MIT card Counting strategy

How The MIT Students Beat The Casinos At Blackjack

By Henry Tamburin

Bringing Down The House
by Ben Mezrich, a book the describes how a team of MIT students won millions playing blackjack, has sparked a lot of interest from the general public in blackjack and in particular card counting. The book was a NY Times bestseller and it was made into a movie (“21”). Because of all this publicity about the MIT team and their accomplishments, I’ve been receiving a lot more inquiries about how this team of students was able to pull off their big score. Here is how they did it.

First off, they didn’t cheat. They basically learned the following skills- the basic playing strategy, card counting, and team play - to win at blackjack.

Basic strategy is simply a set of rules that tells you the best way to play every hand dealt to you. For example, one of the basic strategy plays is to always split aces and 8’s no matter what the dealer’s upcard. You can find the basic strategy in blackjack books (including my Blackjack: Take The Money & Run) and it is a pre-requisite for winning at blackjack.

Next the MIT team members learned a card counting system. This is a way to keep track of the cards as they are played after a shuffle. A grouping of cards, for example the 2 through 6’s, are assigned a value or tag of plus 1. Likewise the high cards – tens, picture cards and aces – have a minus 1 tag. They add and subtract the tags for each card that is played from the shuffled deck(s) to arrive at a sum known as the running count. The more positive the running count, the more high cards are left in the undealt cards which gave them the advantage, so they bet more (often tens of thousands). When the running count was negative, they bet less because there was an abundance of small cards left in the undealt cards a situation which gave the house a decided advantage. The team members, therefore, waited for the deck to get good before they bet large sums of money.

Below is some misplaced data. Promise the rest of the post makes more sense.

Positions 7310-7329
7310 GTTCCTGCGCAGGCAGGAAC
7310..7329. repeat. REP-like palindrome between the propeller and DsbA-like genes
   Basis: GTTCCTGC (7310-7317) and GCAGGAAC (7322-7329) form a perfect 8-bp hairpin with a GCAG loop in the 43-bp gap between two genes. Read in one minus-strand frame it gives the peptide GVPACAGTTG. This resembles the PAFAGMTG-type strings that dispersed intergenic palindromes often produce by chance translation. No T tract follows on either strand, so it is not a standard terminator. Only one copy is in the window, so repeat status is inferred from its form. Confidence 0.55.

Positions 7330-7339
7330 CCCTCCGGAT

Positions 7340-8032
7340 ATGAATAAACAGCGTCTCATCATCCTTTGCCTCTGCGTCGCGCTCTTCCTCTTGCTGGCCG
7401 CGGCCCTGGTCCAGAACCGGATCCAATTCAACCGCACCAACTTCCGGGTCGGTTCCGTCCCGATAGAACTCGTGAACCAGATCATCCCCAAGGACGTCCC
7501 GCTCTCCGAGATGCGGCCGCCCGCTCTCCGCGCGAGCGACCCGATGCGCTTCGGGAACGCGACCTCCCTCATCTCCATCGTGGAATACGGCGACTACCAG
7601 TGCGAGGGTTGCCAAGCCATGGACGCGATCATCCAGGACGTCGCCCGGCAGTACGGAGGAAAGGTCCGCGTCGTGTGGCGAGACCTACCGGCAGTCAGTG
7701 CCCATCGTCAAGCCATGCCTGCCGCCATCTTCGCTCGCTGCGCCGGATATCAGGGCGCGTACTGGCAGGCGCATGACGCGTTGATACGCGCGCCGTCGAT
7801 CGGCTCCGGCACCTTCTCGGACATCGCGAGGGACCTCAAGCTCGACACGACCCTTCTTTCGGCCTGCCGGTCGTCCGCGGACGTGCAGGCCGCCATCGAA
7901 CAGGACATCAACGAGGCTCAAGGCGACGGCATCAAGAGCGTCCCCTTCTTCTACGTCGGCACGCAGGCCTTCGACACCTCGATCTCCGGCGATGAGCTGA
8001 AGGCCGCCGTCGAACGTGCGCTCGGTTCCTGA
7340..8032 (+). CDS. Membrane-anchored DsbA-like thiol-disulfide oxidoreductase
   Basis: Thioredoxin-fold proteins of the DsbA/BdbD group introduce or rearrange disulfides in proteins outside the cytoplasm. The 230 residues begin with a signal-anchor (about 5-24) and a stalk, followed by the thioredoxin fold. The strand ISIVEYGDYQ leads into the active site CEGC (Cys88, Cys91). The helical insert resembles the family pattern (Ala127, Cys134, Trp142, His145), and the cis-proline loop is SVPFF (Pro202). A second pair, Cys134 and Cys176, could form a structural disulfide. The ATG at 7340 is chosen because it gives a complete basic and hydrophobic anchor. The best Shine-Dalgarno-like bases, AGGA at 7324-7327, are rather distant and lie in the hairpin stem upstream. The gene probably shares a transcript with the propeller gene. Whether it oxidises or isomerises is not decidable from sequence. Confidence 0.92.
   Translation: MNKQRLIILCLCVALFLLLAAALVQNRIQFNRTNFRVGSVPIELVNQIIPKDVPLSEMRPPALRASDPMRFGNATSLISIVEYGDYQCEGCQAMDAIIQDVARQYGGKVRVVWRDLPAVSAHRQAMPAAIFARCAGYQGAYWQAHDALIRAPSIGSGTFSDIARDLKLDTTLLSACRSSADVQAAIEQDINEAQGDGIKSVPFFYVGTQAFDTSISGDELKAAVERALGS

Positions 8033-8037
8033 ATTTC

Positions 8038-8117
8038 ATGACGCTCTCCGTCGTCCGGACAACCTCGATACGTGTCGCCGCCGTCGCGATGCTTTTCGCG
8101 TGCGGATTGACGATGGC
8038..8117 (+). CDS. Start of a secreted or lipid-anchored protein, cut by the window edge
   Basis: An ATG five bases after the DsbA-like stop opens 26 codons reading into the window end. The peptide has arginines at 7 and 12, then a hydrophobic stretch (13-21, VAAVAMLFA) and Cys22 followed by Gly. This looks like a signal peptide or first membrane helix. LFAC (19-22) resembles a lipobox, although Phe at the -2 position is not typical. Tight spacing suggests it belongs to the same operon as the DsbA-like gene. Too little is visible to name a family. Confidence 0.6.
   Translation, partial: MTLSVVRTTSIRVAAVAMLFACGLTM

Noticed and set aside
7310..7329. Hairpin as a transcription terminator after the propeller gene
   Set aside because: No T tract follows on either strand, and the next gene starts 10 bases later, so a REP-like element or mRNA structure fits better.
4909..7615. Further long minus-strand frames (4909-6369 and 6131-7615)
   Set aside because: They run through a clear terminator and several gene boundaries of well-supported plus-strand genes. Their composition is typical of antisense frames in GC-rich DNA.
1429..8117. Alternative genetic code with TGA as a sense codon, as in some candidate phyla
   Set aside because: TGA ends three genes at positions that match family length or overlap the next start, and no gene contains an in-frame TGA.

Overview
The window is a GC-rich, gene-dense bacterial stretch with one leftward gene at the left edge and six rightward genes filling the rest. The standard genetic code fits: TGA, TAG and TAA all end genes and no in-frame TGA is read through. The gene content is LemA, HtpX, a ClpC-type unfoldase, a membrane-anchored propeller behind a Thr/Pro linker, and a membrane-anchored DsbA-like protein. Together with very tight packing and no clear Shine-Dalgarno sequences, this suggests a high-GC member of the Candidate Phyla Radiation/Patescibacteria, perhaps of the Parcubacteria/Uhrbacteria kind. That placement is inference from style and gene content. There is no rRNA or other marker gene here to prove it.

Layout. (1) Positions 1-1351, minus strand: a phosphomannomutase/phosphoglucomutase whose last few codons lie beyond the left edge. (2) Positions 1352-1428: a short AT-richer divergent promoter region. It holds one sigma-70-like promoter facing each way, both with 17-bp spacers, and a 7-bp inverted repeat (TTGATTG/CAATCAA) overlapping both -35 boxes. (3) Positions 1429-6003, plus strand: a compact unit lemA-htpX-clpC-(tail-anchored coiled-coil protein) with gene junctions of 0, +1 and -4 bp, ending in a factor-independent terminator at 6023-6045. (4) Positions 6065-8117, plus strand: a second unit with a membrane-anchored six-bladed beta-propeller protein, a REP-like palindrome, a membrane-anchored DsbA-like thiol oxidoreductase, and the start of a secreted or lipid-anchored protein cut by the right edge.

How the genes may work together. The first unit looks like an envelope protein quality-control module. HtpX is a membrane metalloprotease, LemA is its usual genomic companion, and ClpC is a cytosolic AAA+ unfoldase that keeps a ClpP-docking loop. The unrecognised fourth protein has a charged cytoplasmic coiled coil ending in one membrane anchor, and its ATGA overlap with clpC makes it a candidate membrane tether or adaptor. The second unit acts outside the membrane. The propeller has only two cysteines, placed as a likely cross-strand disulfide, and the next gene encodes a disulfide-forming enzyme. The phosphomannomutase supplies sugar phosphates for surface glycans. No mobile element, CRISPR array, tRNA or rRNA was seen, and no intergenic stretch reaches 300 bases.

The member of the MIT team did not play solo much like most card counters would do. They went one step further by using spotters, Big Players, and a team bank. Here’s how this works.

Several spotters would enter a casino and position themselves at different blackjack tables. They counted and when the count went positive, they wouldn’t increase their bets, but rather signal another team member (known as the BP or Big Player) to enter the game with big bets. The BP continues to bet big until the spotter gives another signal that the deck has gone bad (or negative) and then the BP leaves the table. The BP basically wanders around the casino waiting for another call-in from a spotter.

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